Educators wanted a raise, got confusion
The state budget cobbled together by the North Carolina House and Senate was released on July 30 and, at press time, was expected to be passed and sent to the governor by Aug. 2. The governor can veto it but both chambers have super majorities that can override a veto.
While there has been little time for the public to digest the document, educators are zeroing in on issues of concern.
Legislators have said that the raises that teachers have been requesting are in the proposed budget but many are taking exception to that claim. An average of 7 percent increase in pay is in the budget but llongevity pay is being counted in that amount.
Teaching assistants which had been eliminated in an earlier version of the budget are back in – sort of.
The budget depends on lottery revenues paying for a share of the teacher assistants salaries and a portion of the positions will be funded with non-recurring funds which means that they will not necessarily be included in the next budget.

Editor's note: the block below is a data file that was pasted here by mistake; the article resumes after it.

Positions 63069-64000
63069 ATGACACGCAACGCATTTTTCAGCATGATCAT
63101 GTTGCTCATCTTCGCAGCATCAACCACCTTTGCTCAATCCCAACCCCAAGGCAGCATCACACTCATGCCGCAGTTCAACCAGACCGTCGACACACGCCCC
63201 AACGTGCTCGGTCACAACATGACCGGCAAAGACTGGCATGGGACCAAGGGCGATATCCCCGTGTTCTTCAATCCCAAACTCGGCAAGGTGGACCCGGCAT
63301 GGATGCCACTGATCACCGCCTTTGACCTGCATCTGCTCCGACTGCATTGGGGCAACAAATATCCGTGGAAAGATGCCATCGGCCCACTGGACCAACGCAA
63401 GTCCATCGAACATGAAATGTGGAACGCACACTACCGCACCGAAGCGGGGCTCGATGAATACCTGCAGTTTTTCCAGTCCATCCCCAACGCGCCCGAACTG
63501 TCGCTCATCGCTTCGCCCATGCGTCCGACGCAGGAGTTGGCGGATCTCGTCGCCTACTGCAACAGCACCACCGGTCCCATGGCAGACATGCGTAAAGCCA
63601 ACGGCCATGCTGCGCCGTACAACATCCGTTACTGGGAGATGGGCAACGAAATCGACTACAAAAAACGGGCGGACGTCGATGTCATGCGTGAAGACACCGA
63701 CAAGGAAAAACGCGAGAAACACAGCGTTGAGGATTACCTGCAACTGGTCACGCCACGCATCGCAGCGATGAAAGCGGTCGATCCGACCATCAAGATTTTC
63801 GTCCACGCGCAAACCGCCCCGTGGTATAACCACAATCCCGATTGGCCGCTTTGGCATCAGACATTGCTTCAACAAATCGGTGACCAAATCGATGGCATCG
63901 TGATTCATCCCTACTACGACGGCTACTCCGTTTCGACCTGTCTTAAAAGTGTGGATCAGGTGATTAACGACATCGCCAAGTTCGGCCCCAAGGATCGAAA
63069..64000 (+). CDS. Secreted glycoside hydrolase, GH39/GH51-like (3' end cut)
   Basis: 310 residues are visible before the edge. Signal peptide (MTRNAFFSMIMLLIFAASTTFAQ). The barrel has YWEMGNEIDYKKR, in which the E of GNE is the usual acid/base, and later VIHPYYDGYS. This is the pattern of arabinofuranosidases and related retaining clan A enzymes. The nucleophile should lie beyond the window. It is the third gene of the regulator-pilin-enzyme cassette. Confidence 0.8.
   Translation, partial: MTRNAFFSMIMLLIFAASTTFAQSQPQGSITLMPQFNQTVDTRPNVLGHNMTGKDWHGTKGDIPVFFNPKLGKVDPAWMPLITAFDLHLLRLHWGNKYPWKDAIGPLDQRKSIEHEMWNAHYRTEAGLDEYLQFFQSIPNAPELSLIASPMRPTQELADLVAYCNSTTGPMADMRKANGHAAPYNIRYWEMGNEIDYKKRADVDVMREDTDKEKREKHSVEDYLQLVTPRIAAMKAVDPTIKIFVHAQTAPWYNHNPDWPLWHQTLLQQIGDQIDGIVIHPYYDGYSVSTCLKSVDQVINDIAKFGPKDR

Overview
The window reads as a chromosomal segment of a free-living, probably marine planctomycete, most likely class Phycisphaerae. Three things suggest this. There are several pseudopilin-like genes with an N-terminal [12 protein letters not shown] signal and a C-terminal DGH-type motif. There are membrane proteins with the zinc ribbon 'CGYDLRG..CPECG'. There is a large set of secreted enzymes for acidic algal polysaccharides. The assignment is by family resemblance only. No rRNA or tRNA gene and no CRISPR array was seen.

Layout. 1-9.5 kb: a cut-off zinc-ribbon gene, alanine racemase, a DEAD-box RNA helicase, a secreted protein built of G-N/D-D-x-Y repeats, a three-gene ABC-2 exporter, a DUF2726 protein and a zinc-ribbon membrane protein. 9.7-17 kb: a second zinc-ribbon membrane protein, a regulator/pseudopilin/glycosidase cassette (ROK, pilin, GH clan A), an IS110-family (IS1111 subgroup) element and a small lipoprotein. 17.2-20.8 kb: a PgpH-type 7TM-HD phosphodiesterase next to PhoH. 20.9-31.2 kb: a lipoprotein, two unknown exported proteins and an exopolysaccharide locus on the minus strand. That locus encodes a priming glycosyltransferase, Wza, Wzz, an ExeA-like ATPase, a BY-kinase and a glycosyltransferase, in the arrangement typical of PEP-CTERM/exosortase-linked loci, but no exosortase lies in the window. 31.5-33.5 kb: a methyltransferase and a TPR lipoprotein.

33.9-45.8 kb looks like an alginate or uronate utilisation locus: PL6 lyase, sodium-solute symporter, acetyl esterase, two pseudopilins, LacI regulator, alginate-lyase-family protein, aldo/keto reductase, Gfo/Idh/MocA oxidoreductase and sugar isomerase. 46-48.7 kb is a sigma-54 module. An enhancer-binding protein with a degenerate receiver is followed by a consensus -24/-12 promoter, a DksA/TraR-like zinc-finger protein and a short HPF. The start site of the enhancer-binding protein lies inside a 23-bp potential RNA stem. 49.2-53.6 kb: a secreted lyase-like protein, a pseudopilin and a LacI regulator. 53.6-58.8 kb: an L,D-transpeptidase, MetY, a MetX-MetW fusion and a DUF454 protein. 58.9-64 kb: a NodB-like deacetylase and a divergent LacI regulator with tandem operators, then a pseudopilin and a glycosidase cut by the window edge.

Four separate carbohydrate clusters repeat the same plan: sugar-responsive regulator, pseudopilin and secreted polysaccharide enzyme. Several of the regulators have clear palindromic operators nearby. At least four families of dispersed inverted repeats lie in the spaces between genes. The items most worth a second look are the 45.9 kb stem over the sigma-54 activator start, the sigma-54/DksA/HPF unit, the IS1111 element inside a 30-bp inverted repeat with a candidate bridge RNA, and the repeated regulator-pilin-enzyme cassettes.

Sixty-five million dollars that was supposed to pay for the assistants has been moved back into funding for teaching positions. It will be up to superintendents to decide whether to pay for more teachers or teaching assistants. The second year of the two year budget passed last year designated $477 million for teaching assistants but the latest amount is $368 million.
Most other state employees will receive a $1,000 raise but teaching assistants, school custodians, cafeteria workers and other non-certified and central office staff will receive $500 per this budget.
The governor had requested a $24 million increase in textbook funding to offset the drastic cuts in the past couple of years. Instead, the budget includes a $1 million increase.
The budget provides that teachers with advanced degrees and those who have taken one course in a master’s program before Aug. 1, 2013 will receive the supplemental salary increase that has been given in the past.
The Department of Public Instruction’s budget is being cut by 10 percent. The Senate’s original proposed budget had a 30 percent cut; the governor requested 1 percent.